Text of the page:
Through the month of October, “One Month at a Time” will be watching lots of seasonal horror films and sharing our (my) findings.
To be perfectly honest, I haven’t watched a lot of scary movies lately. I used to watch them by the metric ton, back when there were things called video stores, but with the decline of the brick and mortar places, I’ve fallen into watching whatever is on Netflix or Amazon.
The experience isn’t the same and also, with so many choices, it’s hard to find anything actually worth watching.
On the one hand, it’s awesome that obscure indie directors can get their low budget, hand-crafted movies out to where people can watch them. On the other, nobody at Amazon, Netflix or the other streaming services seems to care what they run –just so long as there’s not too much nudity.
There’s no real filter –and those star ratings systems are often pointless.
Besides, decent horror films often get trashed in the ratings by killjoys who really wanted to watch the British Baking Show, but got stuck watching something spooky because they lost a coin toss.
Anyway, I’ve spent the last couple of years, like everyone else, watching endless seasons of “The Office” and “Supernatural,” but this month, I’m trying to dig in there and watch some honest-to-Goodness horror films. While I can’t promise one a day, I can probably get a couple in a week.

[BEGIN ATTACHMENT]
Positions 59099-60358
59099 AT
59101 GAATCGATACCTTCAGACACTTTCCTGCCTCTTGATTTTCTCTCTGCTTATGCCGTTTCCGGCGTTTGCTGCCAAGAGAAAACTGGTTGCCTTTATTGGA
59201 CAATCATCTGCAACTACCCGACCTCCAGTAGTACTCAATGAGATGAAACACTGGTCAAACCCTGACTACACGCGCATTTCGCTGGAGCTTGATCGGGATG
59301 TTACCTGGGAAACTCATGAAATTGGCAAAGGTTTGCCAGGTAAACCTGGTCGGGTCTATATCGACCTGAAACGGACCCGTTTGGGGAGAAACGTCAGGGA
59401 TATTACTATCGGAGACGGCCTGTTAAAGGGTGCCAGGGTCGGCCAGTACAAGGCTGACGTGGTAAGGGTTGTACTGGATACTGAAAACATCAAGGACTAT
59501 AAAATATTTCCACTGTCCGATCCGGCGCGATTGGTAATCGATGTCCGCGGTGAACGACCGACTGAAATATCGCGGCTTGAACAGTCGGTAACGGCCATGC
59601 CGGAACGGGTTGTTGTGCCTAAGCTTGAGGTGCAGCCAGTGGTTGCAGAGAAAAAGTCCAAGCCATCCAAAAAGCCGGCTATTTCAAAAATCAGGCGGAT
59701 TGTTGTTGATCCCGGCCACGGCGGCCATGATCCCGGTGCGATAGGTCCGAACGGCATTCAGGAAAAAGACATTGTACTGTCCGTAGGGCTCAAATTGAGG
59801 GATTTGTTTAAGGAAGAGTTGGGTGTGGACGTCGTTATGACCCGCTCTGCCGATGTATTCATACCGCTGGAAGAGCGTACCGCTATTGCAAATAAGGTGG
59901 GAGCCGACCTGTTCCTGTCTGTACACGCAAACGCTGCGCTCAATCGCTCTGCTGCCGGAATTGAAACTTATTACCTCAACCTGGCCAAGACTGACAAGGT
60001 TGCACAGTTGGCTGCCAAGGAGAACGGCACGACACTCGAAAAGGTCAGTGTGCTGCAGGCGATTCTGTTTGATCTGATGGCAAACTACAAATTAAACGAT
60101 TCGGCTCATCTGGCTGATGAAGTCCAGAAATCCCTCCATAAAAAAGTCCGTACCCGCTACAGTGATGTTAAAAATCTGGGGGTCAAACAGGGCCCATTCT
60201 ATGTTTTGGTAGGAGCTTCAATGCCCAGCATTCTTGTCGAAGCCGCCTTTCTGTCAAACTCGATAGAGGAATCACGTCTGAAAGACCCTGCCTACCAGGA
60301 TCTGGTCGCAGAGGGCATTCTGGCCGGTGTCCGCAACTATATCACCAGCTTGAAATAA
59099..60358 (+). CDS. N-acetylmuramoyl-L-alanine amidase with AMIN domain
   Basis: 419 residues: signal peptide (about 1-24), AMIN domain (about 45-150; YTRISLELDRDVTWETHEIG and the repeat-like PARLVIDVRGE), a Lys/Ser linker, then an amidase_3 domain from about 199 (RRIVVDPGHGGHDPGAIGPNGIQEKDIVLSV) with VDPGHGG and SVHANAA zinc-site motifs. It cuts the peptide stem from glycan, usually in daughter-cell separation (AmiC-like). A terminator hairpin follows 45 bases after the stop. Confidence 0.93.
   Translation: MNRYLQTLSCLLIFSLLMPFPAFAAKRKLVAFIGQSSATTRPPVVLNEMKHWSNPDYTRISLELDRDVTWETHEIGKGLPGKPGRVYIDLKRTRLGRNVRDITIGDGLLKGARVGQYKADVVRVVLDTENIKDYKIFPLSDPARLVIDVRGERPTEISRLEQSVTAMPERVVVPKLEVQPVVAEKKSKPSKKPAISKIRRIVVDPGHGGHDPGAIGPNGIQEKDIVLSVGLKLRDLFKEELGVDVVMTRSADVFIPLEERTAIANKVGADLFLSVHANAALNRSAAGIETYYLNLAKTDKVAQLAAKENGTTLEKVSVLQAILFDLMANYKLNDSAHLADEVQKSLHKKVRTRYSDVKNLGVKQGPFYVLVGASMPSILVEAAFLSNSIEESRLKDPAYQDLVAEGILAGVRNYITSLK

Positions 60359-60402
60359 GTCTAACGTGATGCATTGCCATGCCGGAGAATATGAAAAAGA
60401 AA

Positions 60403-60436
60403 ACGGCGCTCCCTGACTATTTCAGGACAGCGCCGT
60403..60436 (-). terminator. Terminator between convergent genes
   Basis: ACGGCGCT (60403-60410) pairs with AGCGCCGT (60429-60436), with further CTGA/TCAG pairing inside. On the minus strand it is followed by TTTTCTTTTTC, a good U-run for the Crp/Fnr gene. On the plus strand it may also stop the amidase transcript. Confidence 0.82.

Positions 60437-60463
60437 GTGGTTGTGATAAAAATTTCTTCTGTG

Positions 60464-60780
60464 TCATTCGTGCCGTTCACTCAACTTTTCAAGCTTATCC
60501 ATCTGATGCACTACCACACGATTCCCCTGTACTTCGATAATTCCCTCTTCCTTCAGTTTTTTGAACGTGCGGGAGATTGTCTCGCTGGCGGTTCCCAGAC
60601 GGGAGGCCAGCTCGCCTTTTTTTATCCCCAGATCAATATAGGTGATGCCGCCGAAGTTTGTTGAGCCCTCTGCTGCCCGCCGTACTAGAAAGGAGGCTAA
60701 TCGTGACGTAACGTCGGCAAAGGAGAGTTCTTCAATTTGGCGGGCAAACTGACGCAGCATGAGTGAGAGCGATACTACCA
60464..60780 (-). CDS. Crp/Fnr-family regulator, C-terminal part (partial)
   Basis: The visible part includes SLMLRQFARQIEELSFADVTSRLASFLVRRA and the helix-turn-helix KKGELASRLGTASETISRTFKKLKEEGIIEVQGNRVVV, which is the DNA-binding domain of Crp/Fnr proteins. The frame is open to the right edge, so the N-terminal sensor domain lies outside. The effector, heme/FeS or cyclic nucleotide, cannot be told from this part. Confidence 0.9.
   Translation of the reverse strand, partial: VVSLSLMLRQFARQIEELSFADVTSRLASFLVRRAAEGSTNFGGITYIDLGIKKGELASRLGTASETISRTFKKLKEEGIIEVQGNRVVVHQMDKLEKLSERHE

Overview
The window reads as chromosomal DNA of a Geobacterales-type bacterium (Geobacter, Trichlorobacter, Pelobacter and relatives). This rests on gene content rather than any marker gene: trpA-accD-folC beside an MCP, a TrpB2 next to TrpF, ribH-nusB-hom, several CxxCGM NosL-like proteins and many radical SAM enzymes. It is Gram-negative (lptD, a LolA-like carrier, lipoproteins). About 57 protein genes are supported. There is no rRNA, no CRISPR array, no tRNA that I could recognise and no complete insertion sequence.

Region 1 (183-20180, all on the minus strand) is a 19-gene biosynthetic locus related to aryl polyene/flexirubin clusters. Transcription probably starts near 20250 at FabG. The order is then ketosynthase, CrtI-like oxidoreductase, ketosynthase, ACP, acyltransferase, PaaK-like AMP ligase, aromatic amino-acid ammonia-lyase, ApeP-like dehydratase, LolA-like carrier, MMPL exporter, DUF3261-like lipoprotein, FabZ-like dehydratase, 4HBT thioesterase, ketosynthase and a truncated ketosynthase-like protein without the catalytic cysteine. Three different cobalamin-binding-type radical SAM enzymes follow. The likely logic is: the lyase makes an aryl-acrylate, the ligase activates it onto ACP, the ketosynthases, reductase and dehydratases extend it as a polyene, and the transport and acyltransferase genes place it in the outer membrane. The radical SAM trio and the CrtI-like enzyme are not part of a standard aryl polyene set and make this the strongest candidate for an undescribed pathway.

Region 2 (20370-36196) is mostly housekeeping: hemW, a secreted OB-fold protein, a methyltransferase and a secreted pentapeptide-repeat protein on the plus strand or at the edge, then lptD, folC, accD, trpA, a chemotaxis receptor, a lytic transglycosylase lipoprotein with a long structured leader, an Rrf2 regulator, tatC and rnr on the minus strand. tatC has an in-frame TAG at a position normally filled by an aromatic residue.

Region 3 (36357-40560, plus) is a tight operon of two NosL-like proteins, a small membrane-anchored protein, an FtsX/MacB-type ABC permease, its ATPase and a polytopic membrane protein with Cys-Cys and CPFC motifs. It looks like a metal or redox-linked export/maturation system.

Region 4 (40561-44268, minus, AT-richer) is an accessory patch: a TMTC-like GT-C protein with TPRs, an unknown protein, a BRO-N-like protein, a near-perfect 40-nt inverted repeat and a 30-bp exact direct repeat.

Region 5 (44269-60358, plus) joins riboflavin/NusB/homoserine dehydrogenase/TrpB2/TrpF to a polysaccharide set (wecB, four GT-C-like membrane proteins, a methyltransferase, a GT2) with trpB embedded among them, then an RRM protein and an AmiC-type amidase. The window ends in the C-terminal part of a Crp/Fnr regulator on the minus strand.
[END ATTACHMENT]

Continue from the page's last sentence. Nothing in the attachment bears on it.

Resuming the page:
Here’s the first:
My first film out of the gate is a shakey-cam film about a Halloween haunted house attraction production crew that sets up shop in an old, upstate New York hotel with a bit of a history. Bad things happened. There may have been a cult. It really doesn’t matter. Thinking too deeply is only going to hurt the ball club.
The main thing is the place is haunted and the folks who signed on to make some money during Halloween are slowly drawn into a nightmare.
While there is a bit of blood, it’s not especially gory. The film is trying for more of a documentary feel and the malevolent forces at work are more about efficiency than grandstanding with a lot of organs getting tossed around.
It’s a little bit “Blair Witch Project” meets “The House on Haunted Hill,” but I mean that in the most complimentary ways.
As is usual with haunted house films, the audience figures out everybody should just pack up and go someplace else approximately one hour and 20 minutes before the end credits, but where’s the fun in that?
“Hell House LLC” is fun. It’s legitimately creepy and even when you know where it’s all going, that doesn’t mean it’s not a fun ride.
You can find this one on Amazon Prime.